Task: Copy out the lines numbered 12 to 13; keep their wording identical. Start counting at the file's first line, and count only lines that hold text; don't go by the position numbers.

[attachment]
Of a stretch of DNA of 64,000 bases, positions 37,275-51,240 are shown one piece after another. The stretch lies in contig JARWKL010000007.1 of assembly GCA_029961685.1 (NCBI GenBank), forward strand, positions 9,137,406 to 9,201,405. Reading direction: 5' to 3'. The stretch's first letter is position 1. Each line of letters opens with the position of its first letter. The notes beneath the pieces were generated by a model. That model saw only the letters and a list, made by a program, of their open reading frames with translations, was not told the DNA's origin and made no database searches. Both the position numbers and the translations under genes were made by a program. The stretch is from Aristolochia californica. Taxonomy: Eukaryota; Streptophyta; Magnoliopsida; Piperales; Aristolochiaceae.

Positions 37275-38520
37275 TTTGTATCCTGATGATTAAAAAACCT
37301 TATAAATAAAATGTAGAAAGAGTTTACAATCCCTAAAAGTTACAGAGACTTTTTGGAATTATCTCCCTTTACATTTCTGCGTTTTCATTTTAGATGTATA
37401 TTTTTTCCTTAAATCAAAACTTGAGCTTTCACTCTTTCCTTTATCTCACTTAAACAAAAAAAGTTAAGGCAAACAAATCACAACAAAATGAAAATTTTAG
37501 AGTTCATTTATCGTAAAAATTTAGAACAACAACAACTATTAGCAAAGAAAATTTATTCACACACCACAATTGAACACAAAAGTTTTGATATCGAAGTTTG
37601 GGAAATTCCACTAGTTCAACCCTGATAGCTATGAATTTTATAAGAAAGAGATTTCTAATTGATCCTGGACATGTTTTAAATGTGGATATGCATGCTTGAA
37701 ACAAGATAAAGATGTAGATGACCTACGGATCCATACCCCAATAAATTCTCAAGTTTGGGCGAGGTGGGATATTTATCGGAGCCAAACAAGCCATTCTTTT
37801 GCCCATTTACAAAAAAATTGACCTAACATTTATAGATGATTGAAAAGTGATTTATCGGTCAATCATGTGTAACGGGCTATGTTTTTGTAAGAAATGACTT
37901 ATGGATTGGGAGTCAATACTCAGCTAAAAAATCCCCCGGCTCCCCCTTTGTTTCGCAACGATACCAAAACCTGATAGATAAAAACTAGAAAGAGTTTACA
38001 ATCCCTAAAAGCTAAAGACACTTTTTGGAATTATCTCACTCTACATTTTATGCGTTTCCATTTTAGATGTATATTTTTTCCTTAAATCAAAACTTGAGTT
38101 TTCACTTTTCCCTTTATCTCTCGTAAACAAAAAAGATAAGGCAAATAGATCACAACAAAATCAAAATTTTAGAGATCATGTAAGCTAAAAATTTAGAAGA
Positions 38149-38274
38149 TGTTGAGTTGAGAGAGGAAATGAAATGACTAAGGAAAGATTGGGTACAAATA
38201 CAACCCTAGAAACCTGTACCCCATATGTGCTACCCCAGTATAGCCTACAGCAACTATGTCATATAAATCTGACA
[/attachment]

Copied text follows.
38101 TTCACTTTTCCCTTTATCTCTCGTAAACAAAAAAGATAAGGCAAATAGATCACAACAAAATCAAAATTTTAGAGATCATGTAAGCTAAAAATTTAGAAGA
Positions 38149-38274